LONDON – At a press conference in Dubai earlier today, Boeing confirmed that it is in “advanced talks” with customers over a freighter variant of the 777X.
This was mentioned by the manufacturer’s Senior VP of Commercial Sales and Marketing, Ihssane Mounir who mentioned that the recovery in commercial aviation from the COVID-19 pandemic has taken a “strong foothold” in the last several months.
Such talks over a 777X Freighter come as no surprise, especially with the COVID-19 pandemic accelerating the growth of cargo traffic over the last two years.
Avolon Holdings Ltd predicts that air cargo revenue will reach $150 billion by the end of this year, with traffic doubling over the next 20 years, hinting at the point that freighters may be the next step for manufacturers to pursue.
“We see strong freight demand today and for the foreseeable future,” says John Plueger, chief executive officer of Los Angeles-based Air Lease Corp.
Such strength of the market has already been seen, with the likes of Israel Aerospace Industries looking to convert 30 Airbus A330 passenger widebodies for freighter use that will enter service between 2025 and 2028.
That being said, for the 777X freighter, the announcement has a chance of being at the air show. The expected launch customer is dubbed to be Qatar Airways, but it is dependent on whether the airline skips the event due to geopolitical tensions in the Middle East.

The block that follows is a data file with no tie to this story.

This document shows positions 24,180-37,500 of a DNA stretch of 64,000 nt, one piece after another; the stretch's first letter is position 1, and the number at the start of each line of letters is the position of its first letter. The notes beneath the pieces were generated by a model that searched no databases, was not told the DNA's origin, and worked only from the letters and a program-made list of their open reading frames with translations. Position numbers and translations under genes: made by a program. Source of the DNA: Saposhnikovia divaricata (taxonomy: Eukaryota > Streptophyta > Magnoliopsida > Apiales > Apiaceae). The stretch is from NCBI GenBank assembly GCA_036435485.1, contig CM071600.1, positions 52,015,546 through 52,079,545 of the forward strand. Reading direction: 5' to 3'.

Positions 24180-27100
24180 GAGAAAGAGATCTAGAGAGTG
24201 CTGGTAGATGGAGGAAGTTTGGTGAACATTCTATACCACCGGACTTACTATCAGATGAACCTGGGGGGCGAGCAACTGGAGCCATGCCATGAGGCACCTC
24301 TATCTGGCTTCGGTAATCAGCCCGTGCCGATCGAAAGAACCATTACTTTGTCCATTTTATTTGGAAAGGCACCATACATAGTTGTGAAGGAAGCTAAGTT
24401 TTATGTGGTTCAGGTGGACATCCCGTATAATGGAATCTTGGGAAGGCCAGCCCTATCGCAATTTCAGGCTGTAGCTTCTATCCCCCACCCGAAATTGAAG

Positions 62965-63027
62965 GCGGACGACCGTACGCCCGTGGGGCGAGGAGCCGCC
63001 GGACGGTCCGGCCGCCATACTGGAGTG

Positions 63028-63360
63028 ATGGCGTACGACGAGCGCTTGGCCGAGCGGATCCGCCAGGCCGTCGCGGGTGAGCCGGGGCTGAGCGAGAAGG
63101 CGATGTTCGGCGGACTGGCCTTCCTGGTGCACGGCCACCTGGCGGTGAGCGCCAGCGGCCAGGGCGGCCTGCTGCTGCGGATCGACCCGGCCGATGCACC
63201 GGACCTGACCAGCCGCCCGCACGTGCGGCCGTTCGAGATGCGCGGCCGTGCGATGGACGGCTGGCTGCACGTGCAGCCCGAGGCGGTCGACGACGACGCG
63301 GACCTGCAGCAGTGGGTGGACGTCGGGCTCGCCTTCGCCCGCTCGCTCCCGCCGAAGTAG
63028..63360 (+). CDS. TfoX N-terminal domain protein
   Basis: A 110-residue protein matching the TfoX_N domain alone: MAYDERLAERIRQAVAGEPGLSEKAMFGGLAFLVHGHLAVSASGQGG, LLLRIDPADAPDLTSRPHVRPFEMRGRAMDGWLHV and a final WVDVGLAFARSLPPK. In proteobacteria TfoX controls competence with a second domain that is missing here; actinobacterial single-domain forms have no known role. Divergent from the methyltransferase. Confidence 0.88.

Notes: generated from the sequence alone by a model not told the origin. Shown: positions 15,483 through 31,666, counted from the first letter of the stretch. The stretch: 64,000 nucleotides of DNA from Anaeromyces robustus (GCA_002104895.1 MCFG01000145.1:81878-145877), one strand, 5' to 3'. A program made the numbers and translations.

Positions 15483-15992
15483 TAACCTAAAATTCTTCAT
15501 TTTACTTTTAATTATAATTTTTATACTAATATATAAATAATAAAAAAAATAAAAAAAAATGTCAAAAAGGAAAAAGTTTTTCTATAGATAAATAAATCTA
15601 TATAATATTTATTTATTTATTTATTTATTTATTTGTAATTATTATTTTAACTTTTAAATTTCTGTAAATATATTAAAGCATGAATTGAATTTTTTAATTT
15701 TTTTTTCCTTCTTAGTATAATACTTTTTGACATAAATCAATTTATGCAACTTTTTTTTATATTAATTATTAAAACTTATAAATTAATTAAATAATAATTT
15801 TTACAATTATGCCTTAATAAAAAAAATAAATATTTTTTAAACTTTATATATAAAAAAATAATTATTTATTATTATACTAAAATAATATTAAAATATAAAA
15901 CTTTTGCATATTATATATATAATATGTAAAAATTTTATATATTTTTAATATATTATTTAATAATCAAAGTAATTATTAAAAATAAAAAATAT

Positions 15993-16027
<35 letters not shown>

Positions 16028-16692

Airbus is looking to do the same at this airshow, by trying to convince customers such as FedEx, Lufthansa, Singapore Airlines, and DHL to potentially make this sort of investment into a freighter variant of the A350.
Will this work?
Selling the 777XF and A350F would benefit both sides, with the pandemic slowing down demand for larger aircraft, and boosting demand for smaller jets as a result.
There is a question of whether marketing those two aircraft as freighters would work, especially with carriers taking on second-hand Boeing 777-300ERs and Airbus A330-300s for freighter use.
This of course could produce quite an over-saturated market, to which then Airbus and Boeing would have wasted a considerable amount of money.
The only angle that could be taken would be towards the fuel efficiency side, of offering customers better economics on newer freighters than spending less money on second-hand jets.
Of course, for the likes of Airbus, analysts believe that even if the A350F was a flop, it wouldn’t have to sell many in order for it to be a success.
The A350F is expected to handle around 109 tons of cargo and can offer a range of cruising the pacific ocean.
So, overall, the A350F and 777XF would face competitive challenges from aircraft further down in their own portfolio, but it is of course a gap that may need filling, even if they only sell 10-20 jets per year.